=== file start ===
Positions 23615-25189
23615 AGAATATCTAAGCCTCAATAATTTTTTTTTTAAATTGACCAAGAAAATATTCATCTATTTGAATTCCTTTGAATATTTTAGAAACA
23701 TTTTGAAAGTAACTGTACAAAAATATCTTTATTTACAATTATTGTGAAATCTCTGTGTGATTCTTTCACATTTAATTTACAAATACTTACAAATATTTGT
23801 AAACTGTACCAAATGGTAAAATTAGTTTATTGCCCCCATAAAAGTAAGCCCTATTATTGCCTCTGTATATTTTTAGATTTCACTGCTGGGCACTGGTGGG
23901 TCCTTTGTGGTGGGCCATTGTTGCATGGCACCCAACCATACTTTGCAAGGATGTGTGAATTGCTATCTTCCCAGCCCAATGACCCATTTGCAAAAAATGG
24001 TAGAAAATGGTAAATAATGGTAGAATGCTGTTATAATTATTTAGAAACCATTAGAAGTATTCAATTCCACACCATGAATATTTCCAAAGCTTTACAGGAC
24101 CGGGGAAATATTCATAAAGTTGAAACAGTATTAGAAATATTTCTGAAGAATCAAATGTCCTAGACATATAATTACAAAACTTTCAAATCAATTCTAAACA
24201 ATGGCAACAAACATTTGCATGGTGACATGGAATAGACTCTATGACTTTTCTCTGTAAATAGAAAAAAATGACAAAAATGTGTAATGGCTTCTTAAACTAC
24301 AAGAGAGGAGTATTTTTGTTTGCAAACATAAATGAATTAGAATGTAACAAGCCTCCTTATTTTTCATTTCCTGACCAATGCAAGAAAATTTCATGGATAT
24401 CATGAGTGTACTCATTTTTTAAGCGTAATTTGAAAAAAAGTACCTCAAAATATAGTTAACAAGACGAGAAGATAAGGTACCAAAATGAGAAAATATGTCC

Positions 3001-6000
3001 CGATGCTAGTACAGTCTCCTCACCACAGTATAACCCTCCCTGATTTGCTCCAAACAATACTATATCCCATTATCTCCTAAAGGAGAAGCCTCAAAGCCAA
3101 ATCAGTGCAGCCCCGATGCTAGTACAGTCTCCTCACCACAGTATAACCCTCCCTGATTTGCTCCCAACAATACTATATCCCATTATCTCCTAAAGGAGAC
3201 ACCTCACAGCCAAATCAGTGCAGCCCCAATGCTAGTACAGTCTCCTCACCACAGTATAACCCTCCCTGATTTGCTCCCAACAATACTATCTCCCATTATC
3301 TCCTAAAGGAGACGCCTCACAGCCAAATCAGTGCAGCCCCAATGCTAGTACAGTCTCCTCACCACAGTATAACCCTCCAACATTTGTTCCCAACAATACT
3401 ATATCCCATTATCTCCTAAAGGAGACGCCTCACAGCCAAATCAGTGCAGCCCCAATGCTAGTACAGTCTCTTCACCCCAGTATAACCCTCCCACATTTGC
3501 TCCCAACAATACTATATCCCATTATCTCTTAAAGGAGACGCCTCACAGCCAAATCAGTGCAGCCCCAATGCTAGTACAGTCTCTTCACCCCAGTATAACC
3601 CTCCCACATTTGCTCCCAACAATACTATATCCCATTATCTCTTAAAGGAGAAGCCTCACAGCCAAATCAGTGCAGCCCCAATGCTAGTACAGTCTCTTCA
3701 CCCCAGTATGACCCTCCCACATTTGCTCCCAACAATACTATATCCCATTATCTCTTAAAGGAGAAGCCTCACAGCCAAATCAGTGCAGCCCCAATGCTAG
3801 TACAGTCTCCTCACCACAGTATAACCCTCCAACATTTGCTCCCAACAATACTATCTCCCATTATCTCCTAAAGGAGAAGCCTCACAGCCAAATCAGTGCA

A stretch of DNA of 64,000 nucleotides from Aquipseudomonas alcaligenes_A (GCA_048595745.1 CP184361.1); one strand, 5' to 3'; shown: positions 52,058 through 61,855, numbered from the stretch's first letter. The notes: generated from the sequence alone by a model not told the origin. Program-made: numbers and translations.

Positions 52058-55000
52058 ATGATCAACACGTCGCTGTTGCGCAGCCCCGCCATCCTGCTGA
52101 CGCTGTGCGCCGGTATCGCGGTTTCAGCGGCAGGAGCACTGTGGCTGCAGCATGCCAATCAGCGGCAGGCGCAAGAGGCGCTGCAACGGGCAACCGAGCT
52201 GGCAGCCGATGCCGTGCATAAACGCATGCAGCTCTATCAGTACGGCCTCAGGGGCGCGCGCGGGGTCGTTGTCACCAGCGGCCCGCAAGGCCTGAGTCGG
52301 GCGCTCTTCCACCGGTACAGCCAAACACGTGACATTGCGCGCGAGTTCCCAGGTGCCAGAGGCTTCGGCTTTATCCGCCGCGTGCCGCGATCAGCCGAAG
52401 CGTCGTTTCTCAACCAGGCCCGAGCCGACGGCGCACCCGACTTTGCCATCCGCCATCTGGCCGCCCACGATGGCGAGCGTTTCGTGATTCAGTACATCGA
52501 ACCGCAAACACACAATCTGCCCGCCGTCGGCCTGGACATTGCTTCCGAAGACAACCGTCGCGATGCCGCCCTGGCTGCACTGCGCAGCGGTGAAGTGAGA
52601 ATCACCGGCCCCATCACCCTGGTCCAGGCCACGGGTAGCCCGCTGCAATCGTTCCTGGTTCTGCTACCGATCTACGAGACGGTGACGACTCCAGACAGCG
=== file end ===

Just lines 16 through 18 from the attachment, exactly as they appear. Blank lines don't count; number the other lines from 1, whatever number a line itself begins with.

3401 ATATCCCATTATCTCCTAAAGGAGACGCCTCACAGCCAAATCAGTGCAGCCCCAATGCTAGTACAGTCTCTTCACCCCAGTATAACCCTCCCACATTTGC
3501 TCCCAACAATACTATATCCCATTATCTCTTAAAGGAGACGCCTCACAGCCAAATCAGTGCAGCCCCAATGCTAGTACAGTCTCTTCACCCCAGTATAACC
3601 CTCCCACATTTGCTCCCAACAATACTATATCCCATTATCTCTTAAAGGAGAAGCCTCACAGCCAAATCAGTGCAGCCCCAATGCTAGTACAGTCTCTTCA